Furthermore, conflicts and obstacles can be used to reveal a character’s motivations and desires. For example, a character who is motivated by a desire for power may face conflicts and obstacles related to their pursuit of power, such as political opposition or personal betrayal. Similarly, a character who is motivated by a desire for love may face obstacles and conflicts related to their romantic relationships, such as a disapproving family member or a rival love interest.

Arthur Fleck In the movie “Joker,” is motivated by his desire for recognition and acceptance as a stand-up comedian. However, he faces numerous obstacles, including rejection, ridicule, and mental illness, which eventually drive him to become the Joker, a villainous character who seeks revenge against society.

#4 – Character Flaws.
We all have our own flaws, and our characters should too. Character flaws are negative qualities or traits that a character possesses, whether it’s a physical limitation or an emotional struggle. It could be something as simple as being clumsy or as complex as having a crippling fear of failure. These flaws can create problems for the character and those around them, which makes for great storytelling.

Understanding a character’s flaws is crucial because it allows you to create more complex and realistic characters that audiences can relate to and empathize with. Think about it – we connect with characters that are flawed because we see ourselves in them. Plus, character flaws can provide insight into a character’s motivations, beliefs, and values. It helps us understand why they act the way they do, which is essential in building a believable character.

And let’s not forget about the conflict! Character flaws can create tension and conflict within the narrative as characters struggle to overcome their flaws or deal with the consequences of their actions. It makes for compelling storytelling and keeps the audience engaged.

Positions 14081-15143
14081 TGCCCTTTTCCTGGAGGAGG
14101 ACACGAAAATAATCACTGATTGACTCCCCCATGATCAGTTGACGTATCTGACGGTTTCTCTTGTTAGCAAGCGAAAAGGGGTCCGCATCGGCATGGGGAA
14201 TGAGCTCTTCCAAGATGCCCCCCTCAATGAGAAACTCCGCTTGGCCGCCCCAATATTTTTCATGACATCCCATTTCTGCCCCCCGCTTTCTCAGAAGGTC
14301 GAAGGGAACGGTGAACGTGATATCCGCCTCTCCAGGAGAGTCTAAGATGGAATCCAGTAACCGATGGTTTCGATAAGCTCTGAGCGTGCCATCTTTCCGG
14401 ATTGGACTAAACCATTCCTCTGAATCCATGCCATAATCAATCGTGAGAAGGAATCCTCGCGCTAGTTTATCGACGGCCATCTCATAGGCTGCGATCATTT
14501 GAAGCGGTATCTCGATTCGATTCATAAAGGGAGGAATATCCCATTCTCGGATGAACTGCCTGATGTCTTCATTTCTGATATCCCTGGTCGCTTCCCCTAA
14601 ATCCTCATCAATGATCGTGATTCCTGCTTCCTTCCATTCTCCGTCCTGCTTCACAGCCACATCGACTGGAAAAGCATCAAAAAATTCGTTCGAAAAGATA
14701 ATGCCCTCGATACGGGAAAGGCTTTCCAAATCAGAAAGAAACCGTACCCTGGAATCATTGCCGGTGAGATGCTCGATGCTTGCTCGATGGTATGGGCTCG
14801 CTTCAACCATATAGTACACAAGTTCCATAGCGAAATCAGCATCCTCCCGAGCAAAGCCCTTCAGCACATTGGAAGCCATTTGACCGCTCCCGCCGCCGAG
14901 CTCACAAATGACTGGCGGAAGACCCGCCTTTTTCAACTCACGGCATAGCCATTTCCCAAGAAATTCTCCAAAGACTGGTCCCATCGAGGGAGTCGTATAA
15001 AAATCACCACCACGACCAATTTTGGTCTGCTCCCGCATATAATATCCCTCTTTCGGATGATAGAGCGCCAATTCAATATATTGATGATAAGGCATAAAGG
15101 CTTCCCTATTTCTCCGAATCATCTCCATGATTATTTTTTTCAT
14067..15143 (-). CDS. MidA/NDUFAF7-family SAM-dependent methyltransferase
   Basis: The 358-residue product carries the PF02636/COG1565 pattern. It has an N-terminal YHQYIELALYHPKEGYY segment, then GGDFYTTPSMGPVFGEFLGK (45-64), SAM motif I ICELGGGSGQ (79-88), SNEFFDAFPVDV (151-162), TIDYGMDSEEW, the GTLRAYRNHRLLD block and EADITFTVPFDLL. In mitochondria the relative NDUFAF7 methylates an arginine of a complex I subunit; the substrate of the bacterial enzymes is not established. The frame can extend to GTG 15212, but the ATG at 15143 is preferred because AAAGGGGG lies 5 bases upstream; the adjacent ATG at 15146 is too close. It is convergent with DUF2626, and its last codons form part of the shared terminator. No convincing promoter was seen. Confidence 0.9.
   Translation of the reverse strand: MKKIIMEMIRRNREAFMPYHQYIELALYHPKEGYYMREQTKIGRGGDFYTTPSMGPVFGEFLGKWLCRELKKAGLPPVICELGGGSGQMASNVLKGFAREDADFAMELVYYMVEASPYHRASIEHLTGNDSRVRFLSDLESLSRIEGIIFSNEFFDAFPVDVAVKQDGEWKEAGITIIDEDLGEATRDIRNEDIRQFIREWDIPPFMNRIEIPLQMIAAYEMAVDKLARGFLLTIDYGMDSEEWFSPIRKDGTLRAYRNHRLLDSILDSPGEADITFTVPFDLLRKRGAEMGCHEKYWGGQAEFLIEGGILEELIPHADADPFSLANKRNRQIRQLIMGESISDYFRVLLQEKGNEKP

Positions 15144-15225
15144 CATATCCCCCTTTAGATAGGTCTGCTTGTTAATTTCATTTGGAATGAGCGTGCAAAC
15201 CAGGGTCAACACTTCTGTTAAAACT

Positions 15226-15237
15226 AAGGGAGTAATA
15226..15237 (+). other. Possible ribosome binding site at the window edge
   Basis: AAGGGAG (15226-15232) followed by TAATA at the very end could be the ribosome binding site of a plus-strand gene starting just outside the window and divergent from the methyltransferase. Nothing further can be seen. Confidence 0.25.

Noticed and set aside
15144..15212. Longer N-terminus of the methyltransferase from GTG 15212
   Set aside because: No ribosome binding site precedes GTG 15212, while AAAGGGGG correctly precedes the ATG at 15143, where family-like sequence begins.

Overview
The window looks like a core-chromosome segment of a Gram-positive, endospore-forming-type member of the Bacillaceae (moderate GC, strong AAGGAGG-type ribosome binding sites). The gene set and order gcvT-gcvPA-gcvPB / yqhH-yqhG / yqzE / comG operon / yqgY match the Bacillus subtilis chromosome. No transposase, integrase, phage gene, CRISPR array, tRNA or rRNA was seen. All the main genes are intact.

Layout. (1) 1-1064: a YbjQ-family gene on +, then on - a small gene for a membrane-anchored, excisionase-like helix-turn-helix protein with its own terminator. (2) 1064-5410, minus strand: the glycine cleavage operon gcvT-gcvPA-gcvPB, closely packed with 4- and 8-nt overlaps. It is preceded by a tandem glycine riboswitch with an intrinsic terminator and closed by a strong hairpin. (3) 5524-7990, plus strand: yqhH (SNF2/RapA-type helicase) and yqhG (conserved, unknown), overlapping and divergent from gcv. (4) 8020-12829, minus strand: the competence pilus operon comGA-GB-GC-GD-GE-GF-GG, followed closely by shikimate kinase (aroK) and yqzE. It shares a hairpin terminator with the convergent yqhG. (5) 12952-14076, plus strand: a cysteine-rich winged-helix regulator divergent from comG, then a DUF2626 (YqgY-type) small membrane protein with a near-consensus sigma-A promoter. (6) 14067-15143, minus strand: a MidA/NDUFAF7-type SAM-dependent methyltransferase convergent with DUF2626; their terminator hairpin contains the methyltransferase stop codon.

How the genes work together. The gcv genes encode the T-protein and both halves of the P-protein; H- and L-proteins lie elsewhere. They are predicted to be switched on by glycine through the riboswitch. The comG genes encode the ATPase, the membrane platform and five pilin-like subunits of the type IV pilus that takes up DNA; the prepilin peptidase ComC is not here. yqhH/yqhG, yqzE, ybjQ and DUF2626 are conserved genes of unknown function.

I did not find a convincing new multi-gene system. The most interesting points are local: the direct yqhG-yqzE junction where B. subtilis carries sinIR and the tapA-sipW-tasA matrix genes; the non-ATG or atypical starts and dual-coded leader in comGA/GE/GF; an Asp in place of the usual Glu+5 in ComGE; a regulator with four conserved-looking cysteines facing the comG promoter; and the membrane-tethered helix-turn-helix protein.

In the movie “Black Swan,” the protagonist Nina Sayers’ character flaw is her perfectionism and obsession. Nina is a talented ballerina who is chosen to play the lead in a production of “Swan Lake,” but her intense focus and desire for perfection begin to consume her. Her obsession with her role and the pressure to perform ultimately drives her to a mental breakdown.

#5 – Change and Growth.
One of the most important aspects of creating engaging and memorable characters is incorporating change and growth. Character growth occurs when a character learns from their experiences and transforms throughout the story, while character change refers to a significant shift in their personality or beliefs. 

But here’s a secret: not all characters need to change! Some can be the catalyst for transformation in those around them. Remember, without change, your story is as exciting as watching paint dry.

Understanding your character’s growth and change will help you create complex and relatable characters that your readers will love. It’s also an excellent way to reveal their motivations, values, and beliefs, which can create tension and conflict in your narrative. So, don’t be afraid to give your characters the opportunity to grow and evolve – your readers will thank you for it!

In “The Great Gatsby” the protagonist Jay Gatsby undergoes a tragic change over the course of the novel. Initially a wealthy and charismatic character, Gatsby is revealed to be a deeply flawed and unhappy man who is unable to let go of his past. Despite his attempts to win back his lost love Daisy, Gatsby ultimately realizes that his dream of happiness is impossible, leading to his

In Conclusion – by considering these 5 key elements, you’ll be able to craft characters that your readers will love and connect with. Always keep in mind that characters are the heart of your story, and understanding their motivations will help you tell their story in the most compelling way possible

Now it’s YOUR TURN – What are some examples of well-developed characters in your favourite books or movies?

Would love to get your input in the comment box below.

2 thoughts on “Understanding a Character’s Motivation”

  1. Bradford Richardson

    Vered, excellent descriptions & visual examples of Character Motivations. You’re so right, the better a writer understands their characters before starting to write the story, the stronger the story will resonate with an audience. Thank you!

Leave a Comment

Your email address will not be published. Required fields are marked *

Scroll to Top